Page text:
They were quite adorable with it. Sili wanted to lie down and nap immediately. Cashew set about wriggling all over it and mashing her scent into every bit of it. At one point Cashew, true to form, sat on poor Sili’s head, cone and all. No spacial boundaries. None.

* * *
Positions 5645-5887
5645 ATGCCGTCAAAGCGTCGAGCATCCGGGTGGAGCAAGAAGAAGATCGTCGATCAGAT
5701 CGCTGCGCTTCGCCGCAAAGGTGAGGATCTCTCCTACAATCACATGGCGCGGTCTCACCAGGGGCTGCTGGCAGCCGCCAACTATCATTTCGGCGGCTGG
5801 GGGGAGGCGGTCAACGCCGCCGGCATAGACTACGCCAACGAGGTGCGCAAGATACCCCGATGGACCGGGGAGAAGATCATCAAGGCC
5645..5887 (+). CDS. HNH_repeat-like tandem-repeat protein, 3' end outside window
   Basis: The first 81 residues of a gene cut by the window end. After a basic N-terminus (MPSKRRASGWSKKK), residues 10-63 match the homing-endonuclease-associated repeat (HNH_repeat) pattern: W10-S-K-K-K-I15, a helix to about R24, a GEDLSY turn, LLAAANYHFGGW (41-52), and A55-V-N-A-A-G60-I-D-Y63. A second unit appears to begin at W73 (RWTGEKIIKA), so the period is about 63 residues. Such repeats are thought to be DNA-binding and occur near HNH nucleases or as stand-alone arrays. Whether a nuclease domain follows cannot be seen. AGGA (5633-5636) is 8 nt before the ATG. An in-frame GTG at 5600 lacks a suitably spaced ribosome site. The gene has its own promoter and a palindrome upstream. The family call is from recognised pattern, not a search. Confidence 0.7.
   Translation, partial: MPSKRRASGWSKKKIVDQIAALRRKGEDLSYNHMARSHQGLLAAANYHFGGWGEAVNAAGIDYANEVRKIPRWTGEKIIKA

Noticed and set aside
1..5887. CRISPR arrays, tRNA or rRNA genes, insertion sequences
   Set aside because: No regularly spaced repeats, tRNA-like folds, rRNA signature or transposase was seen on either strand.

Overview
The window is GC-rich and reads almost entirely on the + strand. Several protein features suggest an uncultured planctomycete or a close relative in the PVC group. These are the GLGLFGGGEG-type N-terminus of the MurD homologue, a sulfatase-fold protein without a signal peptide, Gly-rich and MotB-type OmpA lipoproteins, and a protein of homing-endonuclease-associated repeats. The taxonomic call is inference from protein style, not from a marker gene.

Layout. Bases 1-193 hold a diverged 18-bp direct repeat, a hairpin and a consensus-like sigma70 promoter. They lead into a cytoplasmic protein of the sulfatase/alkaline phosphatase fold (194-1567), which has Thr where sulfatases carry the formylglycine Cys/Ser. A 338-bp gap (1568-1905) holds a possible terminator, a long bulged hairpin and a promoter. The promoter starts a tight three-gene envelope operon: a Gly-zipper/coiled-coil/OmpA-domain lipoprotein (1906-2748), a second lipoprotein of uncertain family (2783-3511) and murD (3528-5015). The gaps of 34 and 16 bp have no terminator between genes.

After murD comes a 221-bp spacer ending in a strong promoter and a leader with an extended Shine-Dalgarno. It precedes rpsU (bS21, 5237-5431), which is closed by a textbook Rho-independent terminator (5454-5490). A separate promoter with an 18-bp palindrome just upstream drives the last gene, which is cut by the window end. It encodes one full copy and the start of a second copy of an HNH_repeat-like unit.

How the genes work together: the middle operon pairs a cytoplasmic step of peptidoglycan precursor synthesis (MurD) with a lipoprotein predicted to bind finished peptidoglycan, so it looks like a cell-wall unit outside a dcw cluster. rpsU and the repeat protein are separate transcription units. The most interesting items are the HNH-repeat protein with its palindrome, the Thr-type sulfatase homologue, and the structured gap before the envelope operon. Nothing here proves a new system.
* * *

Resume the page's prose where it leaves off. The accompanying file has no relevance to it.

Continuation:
Living surrounded by forest i feared fire more than i feared anything. I refused to have anything in the shed that could be remotely ignitable. Though i had a charcoal grill i kept neither charcoal nor lighter fluid. All my power tools were electric. The mower was powered with elbow grease. There were no candles; only battery powered lanterns. I knew fire and i understood its progression. Fire was not simple. If your property was on fire determination, will, stubbornness, knowledge, or even skill…none of it meant anything. In the hill country fire was considered a tool; not one that i trusted, but then nobody asked me my opinion and i didn’t give it. People had a right to do with their land what they pleased. Farmers would burn fields in order to prepare the soil for the next crop. They would let the fire department know ahead of time and round up a handful of men to stand on the edge of each side of the field with boots and a fire extinguisher. They would stamp the flames out with their boots or put them out with the fire extinguisher if they traveled out of the designated burn area. I didn’t view man as a formidable opponent to fire. I found some ran a more careful operation than others but fire did not play fair and the farmer who thought he’d mastered it was a fool in my opinion. I was more comfortable with brush piles than field burns. They would pick an area void of grass and far away from trees; out in the open. They’d pile up branches and old stumps and then set fire to the whole thing. They’d make a day of it. Someone had to sit out there in a chair with a fire extinguisher and watch it just in case. Some people out in the country burned their trash in a metal barrel. This was also done away from grass and trees. At night i dreamt of fire. I dreamt of people flicking cigarettes out of their car windows while driving. I dreamt of field burns getting out of hand. I dreamt of a brush pile too close to the trees igniting the branches above it, the flames spreading rapidly from branch to branch, dripping glowing embers onto the ground below and igniting the grass there as well. The thought of fire haunted my sleep. It was nearly 1 am. I was watching “only the brave” on youtube on my cell phone. I had begun the movie and was so invested in the thing that i hadn’t put it down even though my eyelids were drooping and i had needed to pee for over an hour. Finally, i couldn’t hold it anymore. Off i went to pee. The bathroom was the only room closed off from the rest of the tiny house. I think it was the transition into a room that was closed off from the rest of the space that alerted my nose to a difference that made me sit up and pay attention. Something was on fire. My thyroid did not function at max capacity as it should and as a result, i had a reduced sense of smell. I knew that by the time i smelled something the scent was likely very strong. I also had a tendency to mix smells up. I thought cigarettes smelled like toast and i thought bread smelled like meat. This smelled like fire to me and the fact that i smelled it meant it had been warning us for a while. There was no time to waste finding what was on fire. I ripped the curtain back and studied the tree boxes. All heat lamps were intact and no boxes were on fire. Just perfect orange squares in the darkness. I checked the stove. All the knobs were turned to “off”. All the burners were cold to the touch. I turned to the space heater. To my horror, Sili had her face a foot away from it. What she didn’t account for was the plastic cone on her head being taller than she was. I grabbed her by the legs and yanked her backwards hard. I dragged her across the floor, away from the heater. The smell was stronger now that i had her close to my face. Burning plastic. I touched her face and neck. Cold. I touched the plastic cone. Searing hot! I resisted the urge to pull it off of her. The fur of her head, neck, and torso was cold to the touch. It was only the plastic that was hot, and she would only make contact with it if i brushed it against her face in trying to remove it over her head. I pinned her to the ground and held her head directly in the middle of the cone, away from the edges. I tried to bend it back into shape as it cooled. She had warped the plastic into a non spherical shape with the heat. I breathed a sigh of relief. The burning thing had been located. The dog was unharmed. The property was not on fire. We would all live to see another day. I moved Sili far from the heater and closed the youtube window. That was enough tv for one night. At 1:45 am i was wide awake. I feared i knew the theme for my dreams that night.